debate over maitenence of cemetery in Norwood

residents upset over the way cemetery is being taken care of in Norwood

update: norwood will erect a low stone wall fence around the cemetery

The town will erect a low, stone wall around a 300-year-old cemetery, laying to rest a two-year battle between historians and residents. Council members said they wanted to protect the historic Haring Cemetery, which dates to the 1700s and contains the remains of Bergen County’s earliest settlers. The area, which is in the middle of several back yards, was previously unmarked and overgrown with trees and weeds.

The cemetery, located off Meadow Lane, has been a source of controversy as historical groups and neighbors argued about how to best preserve the site. Historians were concerned that additional stones have been covered up over time. They lobbied to erect a fence around the cemetery while the neighbors feared such delineation would create an eyesore. The borough council decided that a wall made of Belgian block less than a foot high and 66 feet square would be a fair compromise.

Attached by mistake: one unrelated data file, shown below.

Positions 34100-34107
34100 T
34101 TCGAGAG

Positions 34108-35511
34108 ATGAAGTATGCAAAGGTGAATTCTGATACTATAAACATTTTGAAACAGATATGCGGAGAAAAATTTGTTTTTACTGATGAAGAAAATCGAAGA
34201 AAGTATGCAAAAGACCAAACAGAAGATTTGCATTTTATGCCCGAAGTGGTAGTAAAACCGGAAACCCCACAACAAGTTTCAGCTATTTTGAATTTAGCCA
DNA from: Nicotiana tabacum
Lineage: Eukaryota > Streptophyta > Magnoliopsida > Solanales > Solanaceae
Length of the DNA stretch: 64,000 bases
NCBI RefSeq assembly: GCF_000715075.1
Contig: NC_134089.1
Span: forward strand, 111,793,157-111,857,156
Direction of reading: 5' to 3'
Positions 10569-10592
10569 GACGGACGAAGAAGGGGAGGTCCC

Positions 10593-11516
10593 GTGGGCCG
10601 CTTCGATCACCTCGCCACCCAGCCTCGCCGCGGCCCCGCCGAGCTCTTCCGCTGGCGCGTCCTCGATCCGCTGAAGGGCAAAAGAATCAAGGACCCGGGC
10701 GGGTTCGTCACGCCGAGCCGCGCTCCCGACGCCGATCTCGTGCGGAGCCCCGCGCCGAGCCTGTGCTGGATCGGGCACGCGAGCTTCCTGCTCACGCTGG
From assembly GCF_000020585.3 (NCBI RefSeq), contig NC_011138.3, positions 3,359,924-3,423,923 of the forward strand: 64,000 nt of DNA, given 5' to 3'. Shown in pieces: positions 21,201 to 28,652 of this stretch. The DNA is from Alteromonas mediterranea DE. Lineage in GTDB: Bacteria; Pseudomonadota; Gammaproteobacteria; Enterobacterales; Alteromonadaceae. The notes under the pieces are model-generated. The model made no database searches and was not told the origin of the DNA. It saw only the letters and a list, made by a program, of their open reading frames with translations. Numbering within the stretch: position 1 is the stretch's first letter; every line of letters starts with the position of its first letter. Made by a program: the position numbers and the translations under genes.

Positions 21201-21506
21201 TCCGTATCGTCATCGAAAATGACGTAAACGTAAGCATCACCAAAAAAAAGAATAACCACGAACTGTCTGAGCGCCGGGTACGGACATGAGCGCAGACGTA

“We want to preserve the site but we don’t want it to be overly conspicuous for the sake of the neighbors,” said Councilman Barry Scott, who has been working on the plan for two years. Scott estimated that the wall would cost between $5,000 and $7,000. “This is a big step,” said Rich Williams, chairman of the Norwood Historic Preservation Committee, adding that he’s thrilled with the council’s move to protect the historic landmark. “It’s been a long time in the works. We’re very happy with this. Now we hope to do some landscaping around the area.”

Robert Garner, a neighbor of the cemetery, who had initially opposed the fence, said he was not present at the meeting. He is now having trouble confirming the height of the fence. “If it will be 4 to 6 inches of a cobblestone that blends into the area, then we will be satisfied,” he said Monday. Ownership of the cemetery can be traced to John Haring. When he died in 1802, he didn’t deed the land to anyone. For years the cemetery was ownerless.

The borough recently took ownership at the urging of historic groups that wanted to protect the gravestones. Among those buried in the cemetery are Abraham Haring, who died in 1801 and Betsey Bogert, who died in 1890. Recently, the preservation committee obtained a $1,829 grant that allowed them to hire an expert to restore the aging tombstones, which were toppled over, said Scott. “Now it looks a lot better.” The next step, he said, is to remove the weeds and tall grass surrounding the stones. The council hopes to proceed with plans for the fence in the spring. “The idea is to delineate the area,” said Borough Clerk Lorraine McMackin. “It will be non-obtrusive.”

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